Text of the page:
PAESTA member Dave Curry came across an exciting prehistoric find on an exposed limestone outcrop while he and group of PAESTA members explored the Acid Mine Drainage (AMD) Remediation Project along the North Fork of the Montour Run. Members of PAESTA were exploring this site as part of the K12 Teacher Weekend field trip during the 2017 NE/NC Joint GSA Conference in Pittsburgh. This edge-on cross section of a Paleozoec horn coral was deposited in a warm, shallow sea sometime in the late Ordovician or Permian, some 251 to 488 million years ago. Horn corals, which are distantly related to jellyfish, are solitary corals that are now extinct, as they died out during the Great Permian Extinction (The Great Dying). This greatest of mass extinctions wiped out 96% of all marine species and 70% of all land species. Thanks to the Montour Run Watershed Association (http://www.MRWA.info (link is external)) and Karen Rose Cercone of IUP for organizing the trip!
Note: This fossil-rich limestone may have been unearthed (not in its original site of deposition) and moved during coal extraction in this strip and deep mining coal area.
Full Taxonomic CLassification:
Kindom: Animal (Animalia)
Phylum: Cnidaria (Coelenterata)
Subclass: Zoantharia (Hexacorallia)
Order: Rugosa (rugose means wrinkled, which describes the outside horn shape)
This historic building was built in 1899 as the First National Bank in Media, PA. The building is excellent to help students learn not only about local history, but building stone geology. This building was designed by John Dilks and is an example of French Renaissance Revival architecture. The building is constructed of muscovite schist and granite pillars and accents.
My 8th grade Earth Science students requested this image from the International Space Station's EarthKAM camera during the April, 2016 EarthKAM Mission. During the time of the photograph, a cool, clear high pressure system was situated over the northeastern United States, making for excellent viewing opportunities. If you teach science, the EarthKAM program is a free NASA resource you really should look into. More info can be found here: https://www.earthkam.org. The actual image is hosted on the EarthKAM servers, which are managed by the US Space and Rocket Center in Huntsville, Alabama. If you click the picture link, there are opportunities to download this an other images at various resolutions: http://images.earthkam.org/main.php?g2_itemId=588076 By clicking the "next image" and "previous image" buttons, you can sometimes view excellent overlapping images taken by the ISS as it orbited Earth at an astounding speed of 17,000 mph, close to 5 miles a second! There are at least two April, 2016 EarthKAM images which caught the PSU campus and surrounding countryside. Plenty of other excellent pictures of Earth from this and other EarthKAM missions going back nearly a decade. Check them out in the EarthKAM image galleries.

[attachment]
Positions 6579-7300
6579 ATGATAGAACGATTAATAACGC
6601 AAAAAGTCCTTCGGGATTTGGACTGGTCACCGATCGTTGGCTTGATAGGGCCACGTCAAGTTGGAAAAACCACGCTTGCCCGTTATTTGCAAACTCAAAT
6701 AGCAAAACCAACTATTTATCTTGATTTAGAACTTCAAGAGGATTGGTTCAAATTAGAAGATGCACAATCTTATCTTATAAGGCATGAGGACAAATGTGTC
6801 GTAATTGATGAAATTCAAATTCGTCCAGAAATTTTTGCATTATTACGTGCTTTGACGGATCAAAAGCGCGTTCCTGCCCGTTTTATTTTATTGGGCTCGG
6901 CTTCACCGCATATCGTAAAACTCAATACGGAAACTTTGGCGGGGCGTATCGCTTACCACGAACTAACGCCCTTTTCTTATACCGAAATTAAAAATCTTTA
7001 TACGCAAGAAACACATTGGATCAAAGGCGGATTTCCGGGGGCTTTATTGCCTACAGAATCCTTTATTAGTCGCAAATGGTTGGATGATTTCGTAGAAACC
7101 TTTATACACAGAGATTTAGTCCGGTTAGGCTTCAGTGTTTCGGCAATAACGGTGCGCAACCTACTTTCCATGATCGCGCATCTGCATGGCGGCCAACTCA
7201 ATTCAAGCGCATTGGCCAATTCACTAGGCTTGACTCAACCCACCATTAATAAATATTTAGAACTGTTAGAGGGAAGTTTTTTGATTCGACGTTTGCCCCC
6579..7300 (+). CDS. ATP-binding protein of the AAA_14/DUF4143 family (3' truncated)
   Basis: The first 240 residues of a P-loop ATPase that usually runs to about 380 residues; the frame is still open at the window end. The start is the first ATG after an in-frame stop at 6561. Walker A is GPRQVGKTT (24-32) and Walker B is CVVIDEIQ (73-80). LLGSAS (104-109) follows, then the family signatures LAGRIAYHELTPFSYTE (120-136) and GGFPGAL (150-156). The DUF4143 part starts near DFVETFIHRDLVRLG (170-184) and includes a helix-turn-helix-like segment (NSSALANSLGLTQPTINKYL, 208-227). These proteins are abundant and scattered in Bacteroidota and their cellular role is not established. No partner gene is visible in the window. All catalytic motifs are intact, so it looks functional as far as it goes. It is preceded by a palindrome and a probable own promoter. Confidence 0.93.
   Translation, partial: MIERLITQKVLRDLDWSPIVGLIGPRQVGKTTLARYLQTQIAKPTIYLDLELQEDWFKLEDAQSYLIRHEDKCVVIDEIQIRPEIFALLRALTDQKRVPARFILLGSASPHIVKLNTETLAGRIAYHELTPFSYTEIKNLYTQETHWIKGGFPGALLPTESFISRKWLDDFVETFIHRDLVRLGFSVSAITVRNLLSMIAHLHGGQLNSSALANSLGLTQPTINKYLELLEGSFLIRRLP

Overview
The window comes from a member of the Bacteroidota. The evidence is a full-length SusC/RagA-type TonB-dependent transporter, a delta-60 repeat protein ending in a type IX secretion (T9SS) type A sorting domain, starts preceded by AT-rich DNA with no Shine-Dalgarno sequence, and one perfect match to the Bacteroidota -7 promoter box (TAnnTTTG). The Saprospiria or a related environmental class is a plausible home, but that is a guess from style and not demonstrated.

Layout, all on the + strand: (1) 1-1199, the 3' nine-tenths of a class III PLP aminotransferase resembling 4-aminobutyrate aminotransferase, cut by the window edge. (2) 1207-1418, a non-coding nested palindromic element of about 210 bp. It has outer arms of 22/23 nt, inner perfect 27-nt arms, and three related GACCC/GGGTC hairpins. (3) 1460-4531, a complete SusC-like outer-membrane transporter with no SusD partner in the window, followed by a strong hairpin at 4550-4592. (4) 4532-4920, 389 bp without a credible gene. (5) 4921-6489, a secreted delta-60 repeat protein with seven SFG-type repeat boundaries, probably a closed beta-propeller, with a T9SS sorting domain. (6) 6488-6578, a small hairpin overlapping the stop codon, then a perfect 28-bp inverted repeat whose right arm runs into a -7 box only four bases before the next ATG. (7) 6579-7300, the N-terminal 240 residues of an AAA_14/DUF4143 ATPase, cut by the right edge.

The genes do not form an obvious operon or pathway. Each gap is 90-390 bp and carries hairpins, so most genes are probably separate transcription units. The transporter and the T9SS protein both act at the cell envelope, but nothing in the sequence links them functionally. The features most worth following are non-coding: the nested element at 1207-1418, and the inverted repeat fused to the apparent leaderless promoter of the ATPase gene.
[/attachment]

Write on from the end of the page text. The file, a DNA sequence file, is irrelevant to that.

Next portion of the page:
One of the more interesting things that you can do with these EarthKAM images is to compare them with the images hosted by Google Earth to see change over time. To make that easier, here is a Google Maps link to the EarthKAM image discussed in this post (works best with Chrome browser).